A knowledge of the molecular events involved in the formation and repair of chromosome aberrations is fundamental to the understanding of several biological phenomena, including mutation, malignant transformation, loss of cell viability, and birth defects. A better knowledge of these events is also important in the rational design of combination chemo- and radiotherapy programs for the treatment of malignancy. Until recently, such understanding has been hampered by the absence of sensitive techniques to examine how specific DNA lesions are transformed into chromosome aberrations. The long range purpose is to elucidate the molecular mechanisms of chromosome aberration formation in human cells by the simultaneous monitoring of induction and repair of specific DNA lesions with that of chromosome lesions. This project combines the use of premature chromosome condensation (to directly measure chromosome damage and repair in interphase cells), alkaline and neutral DNA elution (to study DNA damage), CsCl density gradients (to isolate parental and newly replicated DNA), DNA repair inhibitors and inhibiting conditions, DNA repair deficient human and rodent cell lines, and drugs and radiation which induce specific types of DNA lesions. Four general interrelated experimental approaches are proposed and include the following: (1) A comparison of DNA and chromosome break repair kinetics after treatment of repair proficient and deficient quiescent cells with direct- and indirect-acting clastogens (in the presence or absence of repair inhibitors); (2) Determination of the role of the repair of chromosome breaks in the formation of chromosome exchanges; (3) An investigation of the fate of DNA-DNA crosslinks during DNA synthesis and the role of recombinational mechanisms in the formation of chromatid breaks and exchanges; and (4) Determination of the role of inhibiting the function of Topoisomerase II (e.g. by m-AMSA treatment) on the formation of chromosome aberrations and sticky chromosomes. The information generated by these studies will have significant implications in several health-related areas, including the molecular action of chemotherapeutic agents, the development of new rationales for combination chemotherapy in the treatment of malignancy, and the long term effects of clastogenic agents on cellular genomic integrity.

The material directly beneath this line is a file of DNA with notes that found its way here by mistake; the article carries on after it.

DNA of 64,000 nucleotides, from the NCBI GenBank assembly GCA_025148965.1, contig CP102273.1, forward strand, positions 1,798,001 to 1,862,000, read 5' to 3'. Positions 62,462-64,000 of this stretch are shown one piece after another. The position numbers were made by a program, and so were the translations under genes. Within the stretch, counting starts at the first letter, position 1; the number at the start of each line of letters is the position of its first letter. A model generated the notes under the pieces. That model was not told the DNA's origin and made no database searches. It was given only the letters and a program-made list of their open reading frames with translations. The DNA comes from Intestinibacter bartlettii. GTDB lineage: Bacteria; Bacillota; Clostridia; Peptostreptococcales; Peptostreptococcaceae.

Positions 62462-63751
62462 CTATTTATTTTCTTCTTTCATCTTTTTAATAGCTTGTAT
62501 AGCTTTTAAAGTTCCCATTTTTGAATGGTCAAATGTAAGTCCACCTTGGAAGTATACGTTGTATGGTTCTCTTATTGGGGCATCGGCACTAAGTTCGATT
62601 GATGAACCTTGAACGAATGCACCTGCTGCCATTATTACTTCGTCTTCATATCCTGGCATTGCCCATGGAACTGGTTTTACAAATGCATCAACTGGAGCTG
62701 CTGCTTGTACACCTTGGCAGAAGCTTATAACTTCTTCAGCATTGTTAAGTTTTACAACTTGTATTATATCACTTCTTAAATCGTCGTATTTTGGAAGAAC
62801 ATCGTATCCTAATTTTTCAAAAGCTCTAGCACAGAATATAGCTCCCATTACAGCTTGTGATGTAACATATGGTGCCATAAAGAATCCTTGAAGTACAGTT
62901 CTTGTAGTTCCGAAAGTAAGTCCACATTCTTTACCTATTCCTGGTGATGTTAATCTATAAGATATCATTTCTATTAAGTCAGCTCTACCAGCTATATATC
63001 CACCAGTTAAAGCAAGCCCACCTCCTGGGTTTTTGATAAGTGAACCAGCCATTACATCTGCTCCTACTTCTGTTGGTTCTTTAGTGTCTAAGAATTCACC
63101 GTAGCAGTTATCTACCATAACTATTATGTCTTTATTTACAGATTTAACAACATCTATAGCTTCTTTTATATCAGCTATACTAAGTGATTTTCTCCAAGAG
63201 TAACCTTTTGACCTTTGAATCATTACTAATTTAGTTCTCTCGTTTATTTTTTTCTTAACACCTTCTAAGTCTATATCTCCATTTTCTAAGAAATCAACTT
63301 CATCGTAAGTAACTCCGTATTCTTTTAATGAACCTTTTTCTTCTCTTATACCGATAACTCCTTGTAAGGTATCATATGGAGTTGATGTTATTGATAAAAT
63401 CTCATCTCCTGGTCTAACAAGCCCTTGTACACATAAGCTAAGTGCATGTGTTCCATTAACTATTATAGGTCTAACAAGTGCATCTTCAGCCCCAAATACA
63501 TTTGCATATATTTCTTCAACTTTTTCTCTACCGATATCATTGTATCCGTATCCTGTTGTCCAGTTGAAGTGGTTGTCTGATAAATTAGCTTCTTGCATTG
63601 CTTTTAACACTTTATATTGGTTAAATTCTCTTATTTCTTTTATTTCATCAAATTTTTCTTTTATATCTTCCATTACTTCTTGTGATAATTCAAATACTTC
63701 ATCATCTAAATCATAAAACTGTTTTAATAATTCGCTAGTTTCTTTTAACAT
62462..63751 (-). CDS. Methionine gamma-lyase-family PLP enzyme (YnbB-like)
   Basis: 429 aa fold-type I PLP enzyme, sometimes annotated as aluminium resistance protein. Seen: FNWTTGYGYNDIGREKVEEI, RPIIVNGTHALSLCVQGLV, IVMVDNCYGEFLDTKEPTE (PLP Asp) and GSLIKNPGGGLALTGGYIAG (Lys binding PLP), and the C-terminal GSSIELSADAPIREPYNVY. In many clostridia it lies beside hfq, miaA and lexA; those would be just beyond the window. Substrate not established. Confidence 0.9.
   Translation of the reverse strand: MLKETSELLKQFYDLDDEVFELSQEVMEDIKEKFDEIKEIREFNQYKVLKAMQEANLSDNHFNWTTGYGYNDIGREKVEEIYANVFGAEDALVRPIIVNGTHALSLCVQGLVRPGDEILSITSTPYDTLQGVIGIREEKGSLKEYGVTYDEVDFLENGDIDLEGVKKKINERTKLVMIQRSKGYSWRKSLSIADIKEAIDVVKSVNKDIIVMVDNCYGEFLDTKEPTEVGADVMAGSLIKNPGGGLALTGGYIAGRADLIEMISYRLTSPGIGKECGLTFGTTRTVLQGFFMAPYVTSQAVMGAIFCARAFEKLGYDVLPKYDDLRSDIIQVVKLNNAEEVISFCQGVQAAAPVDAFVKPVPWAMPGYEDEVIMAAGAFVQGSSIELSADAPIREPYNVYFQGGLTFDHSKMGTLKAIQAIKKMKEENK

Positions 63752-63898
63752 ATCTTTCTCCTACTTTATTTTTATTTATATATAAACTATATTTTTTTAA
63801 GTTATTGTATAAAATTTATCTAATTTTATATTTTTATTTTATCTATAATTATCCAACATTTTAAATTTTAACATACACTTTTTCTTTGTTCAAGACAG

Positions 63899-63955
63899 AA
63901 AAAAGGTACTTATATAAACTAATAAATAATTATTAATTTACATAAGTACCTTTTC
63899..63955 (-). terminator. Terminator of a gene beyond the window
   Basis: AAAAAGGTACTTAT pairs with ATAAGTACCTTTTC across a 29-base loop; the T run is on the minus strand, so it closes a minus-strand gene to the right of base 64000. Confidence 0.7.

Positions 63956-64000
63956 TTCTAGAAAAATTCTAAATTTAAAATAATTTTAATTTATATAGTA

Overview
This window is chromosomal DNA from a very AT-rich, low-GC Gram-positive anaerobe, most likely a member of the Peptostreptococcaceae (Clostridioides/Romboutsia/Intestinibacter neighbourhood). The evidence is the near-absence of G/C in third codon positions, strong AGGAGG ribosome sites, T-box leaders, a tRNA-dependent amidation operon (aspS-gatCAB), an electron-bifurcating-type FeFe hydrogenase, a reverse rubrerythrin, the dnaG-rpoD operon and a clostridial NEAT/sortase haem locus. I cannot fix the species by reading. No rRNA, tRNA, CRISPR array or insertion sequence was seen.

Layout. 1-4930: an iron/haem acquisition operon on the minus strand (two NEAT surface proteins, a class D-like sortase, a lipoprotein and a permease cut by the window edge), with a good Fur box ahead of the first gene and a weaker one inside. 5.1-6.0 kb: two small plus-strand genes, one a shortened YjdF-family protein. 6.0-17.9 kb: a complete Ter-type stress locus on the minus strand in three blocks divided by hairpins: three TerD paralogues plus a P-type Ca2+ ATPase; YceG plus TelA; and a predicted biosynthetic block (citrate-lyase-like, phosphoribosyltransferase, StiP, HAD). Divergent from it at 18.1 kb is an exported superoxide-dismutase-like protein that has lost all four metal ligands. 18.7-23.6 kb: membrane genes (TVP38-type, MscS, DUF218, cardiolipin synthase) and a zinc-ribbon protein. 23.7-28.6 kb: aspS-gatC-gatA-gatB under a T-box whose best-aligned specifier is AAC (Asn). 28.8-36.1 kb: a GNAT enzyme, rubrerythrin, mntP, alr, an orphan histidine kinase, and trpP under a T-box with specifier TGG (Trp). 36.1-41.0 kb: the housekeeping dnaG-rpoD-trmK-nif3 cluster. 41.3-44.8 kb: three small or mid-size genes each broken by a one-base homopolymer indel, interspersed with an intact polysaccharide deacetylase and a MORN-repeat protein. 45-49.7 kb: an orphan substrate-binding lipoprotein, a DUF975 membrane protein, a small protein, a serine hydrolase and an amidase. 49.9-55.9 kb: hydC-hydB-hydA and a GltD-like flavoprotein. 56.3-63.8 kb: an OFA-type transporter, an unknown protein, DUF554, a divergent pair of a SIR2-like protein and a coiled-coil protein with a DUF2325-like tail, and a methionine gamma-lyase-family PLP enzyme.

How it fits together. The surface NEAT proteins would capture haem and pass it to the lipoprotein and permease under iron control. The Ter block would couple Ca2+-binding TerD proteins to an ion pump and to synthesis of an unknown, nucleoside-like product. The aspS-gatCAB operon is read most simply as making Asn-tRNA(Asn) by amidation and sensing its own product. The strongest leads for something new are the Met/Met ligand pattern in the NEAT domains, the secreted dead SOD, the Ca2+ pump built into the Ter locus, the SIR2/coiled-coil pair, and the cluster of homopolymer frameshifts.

National Institute of Health (NIH)
National Cancer Institute (NCI)
Research Project (R01)
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Experimental Therapeutics Subcommittee 1 (ET)
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University of Texas MD Anderson Cancer Center
Other Domestic Higher Education
United States
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